Adsorbat-modifiziertes Wachstum ultradünner Seltenerdoxid-Filme auf Silizium und komplementäre Studien von Ceroxid auf Ruthenium
|Other Titles:||Adsorbate-mediated growth of ultrathin rare-earth oxide films on silicon and complementary studies of ceria on ruthenium||Authors:||Kaemena, Björn||Supervisor:||Falta, Jens||1. Expert:||Falta, Jens||2. Expert:||Wollschläger, Joachim||Abstract:||
Rare-earth oxides (REOx) are extensively investigated due to their extraordinary physical and chemical properties, which essentially arise from the unfilled 4f electron shell, in order to reveal the nature of these exceptional properties and ultimately to utilize them for multiple technological applications. To maintain the exponential increase in integration density in CMOS technology, which is also known as Moore s law, there is a strong desire for ultrathin, well-ordered, epitaxial REOx layers with a precisely engineered interface, which is essential for reliable, ultrahigh-performance devices. So far this has been considerably impeded by RE-promoted silicon oxidation, leading to amorphous silicon oxide and RE silicon formation. By using complementary synchrotron radiation methods such as X-ray standing waves (XSW), X-ray photoelectron spectroscopy (XPS) and X-ray diffraction (XRD), structural and spectroscopic information are inferred simultaneously from ultrathin ceria and lanthana films grown on chlorine, silver and gallium passivated silicon(111). In general, it is revealed that the chemical and structural composition of the interface and the crystallinity of ultrathin REOx layers on silicon can be precisely controlled by adsorbate-mediated growth. This might represent a crucial step towards a perfectly engineered interface, eventually allowing for the integration of REOx as high-k gate oxides in microelectronics. In catalysis inverse model catalysts are studied with the aim of getting an in-depth understanding of the basic principles of catalysis. These model systems are employed to study, e. g., the nature of active sites and the reaction pathways in complex catalytic converters. However, a lot remains unknown about the chemical activity and selectivity as a function of the growth mechanism, structure and morphology of these model systems. The powerful spectroscopic photoemission and low-energy electron microscope, which is able to reveal the surface structure and chemical composition at nanometer resolution, is used to shed light on the growth, morphology and oxidation state of the inverse model system ceria on ruthenium(0001) up to very high growth temperatures of 1000°C. It is revealed that ceria on ruthemium(0001) forms a commensurate phase. Specifically, it is shown that the ceria island size and nucleation density can be adjusted by appropriate growth conditions, potentially giving the ability to tailor the reactivity of the catalyst through precise structural control.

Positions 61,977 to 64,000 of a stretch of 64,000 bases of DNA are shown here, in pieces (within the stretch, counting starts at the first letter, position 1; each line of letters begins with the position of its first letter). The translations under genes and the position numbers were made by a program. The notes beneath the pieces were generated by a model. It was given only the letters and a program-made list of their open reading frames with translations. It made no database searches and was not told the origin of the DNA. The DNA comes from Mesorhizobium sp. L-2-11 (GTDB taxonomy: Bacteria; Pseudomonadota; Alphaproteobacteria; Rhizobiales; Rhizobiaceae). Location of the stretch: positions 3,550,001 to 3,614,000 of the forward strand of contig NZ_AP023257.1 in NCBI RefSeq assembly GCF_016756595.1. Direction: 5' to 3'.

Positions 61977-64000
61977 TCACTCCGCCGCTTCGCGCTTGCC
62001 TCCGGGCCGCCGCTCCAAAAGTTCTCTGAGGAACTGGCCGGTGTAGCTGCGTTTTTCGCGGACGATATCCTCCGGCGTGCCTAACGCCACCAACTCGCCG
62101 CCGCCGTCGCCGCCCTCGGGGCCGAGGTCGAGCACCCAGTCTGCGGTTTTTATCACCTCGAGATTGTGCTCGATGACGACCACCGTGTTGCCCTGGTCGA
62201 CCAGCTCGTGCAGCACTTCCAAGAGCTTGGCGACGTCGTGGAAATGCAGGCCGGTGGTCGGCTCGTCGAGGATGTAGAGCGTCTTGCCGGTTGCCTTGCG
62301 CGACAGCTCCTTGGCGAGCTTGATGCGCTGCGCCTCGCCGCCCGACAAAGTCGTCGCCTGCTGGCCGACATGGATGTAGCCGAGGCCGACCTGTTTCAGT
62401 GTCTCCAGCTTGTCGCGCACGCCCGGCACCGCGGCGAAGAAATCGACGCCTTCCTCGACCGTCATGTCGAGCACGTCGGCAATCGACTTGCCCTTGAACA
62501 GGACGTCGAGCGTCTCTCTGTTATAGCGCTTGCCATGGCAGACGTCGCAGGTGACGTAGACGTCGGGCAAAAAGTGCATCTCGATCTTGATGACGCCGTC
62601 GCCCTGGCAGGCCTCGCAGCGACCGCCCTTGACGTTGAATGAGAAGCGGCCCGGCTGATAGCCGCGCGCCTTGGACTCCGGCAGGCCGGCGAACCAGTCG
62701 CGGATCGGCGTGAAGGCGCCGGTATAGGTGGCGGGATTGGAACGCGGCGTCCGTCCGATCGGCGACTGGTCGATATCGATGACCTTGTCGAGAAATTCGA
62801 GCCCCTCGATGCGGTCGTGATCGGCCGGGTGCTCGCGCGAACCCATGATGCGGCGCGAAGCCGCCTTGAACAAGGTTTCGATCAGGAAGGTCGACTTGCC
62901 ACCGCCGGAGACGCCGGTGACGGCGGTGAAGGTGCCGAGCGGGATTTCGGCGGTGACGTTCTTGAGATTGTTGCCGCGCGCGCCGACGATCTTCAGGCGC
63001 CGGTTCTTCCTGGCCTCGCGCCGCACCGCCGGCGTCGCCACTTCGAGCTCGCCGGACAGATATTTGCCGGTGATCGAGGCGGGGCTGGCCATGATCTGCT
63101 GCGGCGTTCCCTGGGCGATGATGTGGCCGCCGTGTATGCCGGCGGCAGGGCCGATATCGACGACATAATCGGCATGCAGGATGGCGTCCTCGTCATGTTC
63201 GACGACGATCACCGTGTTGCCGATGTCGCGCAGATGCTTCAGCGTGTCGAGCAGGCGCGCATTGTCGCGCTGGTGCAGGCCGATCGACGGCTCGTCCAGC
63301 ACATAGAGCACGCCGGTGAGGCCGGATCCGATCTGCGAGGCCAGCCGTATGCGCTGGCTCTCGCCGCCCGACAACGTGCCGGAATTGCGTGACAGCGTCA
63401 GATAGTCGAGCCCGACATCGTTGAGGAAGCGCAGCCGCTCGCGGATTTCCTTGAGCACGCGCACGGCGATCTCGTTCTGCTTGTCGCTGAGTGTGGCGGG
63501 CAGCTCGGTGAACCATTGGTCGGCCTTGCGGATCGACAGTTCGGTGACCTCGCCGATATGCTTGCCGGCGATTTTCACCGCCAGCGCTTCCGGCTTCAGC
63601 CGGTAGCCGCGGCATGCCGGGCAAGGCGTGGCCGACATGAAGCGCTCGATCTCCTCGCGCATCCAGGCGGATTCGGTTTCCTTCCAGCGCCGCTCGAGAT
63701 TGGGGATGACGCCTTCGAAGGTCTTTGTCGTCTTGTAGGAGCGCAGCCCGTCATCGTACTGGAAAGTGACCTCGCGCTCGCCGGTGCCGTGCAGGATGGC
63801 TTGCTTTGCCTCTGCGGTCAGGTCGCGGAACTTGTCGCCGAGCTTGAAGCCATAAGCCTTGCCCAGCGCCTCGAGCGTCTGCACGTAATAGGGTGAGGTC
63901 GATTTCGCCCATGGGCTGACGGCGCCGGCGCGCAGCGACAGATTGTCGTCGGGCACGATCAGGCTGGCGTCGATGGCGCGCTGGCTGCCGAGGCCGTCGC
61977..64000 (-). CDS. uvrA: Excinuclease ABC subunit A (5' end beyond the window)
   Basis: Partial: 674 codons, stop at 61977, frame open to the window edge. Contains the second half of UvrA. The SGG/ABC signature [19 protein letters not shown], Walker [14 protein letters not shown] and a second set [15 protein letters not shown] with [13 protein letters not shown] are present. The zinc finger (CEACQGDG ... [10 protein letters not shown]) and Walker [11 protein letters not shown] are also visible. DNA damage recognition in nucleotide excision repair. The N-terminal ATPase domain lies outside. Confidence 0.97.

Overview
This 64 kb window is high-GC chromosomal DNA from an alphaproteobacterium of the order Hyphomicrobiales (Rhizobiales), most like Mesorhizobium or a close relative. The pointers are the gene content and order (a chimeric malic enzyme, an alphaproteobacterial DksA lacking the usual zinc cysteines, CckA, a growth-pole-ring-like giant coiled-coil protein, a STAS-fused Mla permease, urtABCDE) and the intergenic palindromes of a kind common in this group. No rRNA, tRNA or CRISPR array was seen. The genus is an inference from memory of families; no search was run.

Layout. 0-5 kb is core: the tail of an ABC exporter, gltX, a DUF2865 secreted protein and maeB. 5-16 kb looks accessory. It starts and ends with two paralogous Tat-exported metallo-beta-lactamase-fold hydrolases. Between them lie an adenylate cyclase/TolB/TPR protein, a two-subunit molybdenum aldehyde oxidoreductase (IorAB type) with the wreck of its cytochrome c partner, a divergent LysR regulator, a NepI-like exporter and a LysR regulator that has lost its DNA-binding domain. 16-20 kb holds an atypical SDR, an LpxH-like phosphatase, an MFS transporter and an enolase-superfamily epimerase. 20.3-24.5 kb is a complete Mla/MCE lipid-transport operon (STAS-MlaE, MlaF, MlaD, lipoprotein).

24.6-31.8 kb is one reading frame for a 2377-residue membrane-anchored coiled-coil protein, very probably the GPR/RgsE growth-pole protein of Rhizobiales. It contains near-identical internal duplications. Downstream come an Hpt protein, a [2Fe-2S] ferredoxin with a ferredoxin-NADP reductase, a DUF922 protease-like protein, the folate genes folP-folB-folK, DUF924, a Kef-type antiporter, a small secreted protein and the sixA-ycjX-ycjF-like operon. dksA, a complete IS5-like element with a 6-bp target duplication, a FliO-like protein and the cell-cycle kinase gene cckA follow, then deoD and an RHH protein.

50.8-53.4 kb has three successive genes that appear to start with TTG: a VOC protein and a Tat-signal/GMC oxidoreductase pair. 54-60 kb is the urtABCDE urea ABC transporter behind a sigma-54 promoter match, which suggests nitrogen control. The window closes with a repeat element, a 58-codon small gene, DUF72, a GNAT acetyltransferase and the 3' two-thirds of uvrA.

|Keywords:||rare-earth oxides, ceria, lanthana, adsorbate-mediated growth, ultrathin films, silicon, ruthenium, XSW, XPS, LEEM, inverse model catalyst, MOSFET||Issue Date:||27-Nov-2013||URN:||urn:nbn:de:gbv:46-00103502-10||Institution:||Universität Bremen||Faculty:||FB1 Physik/Elektrotechnik|
|Appears in Collections:||Dissertationen|
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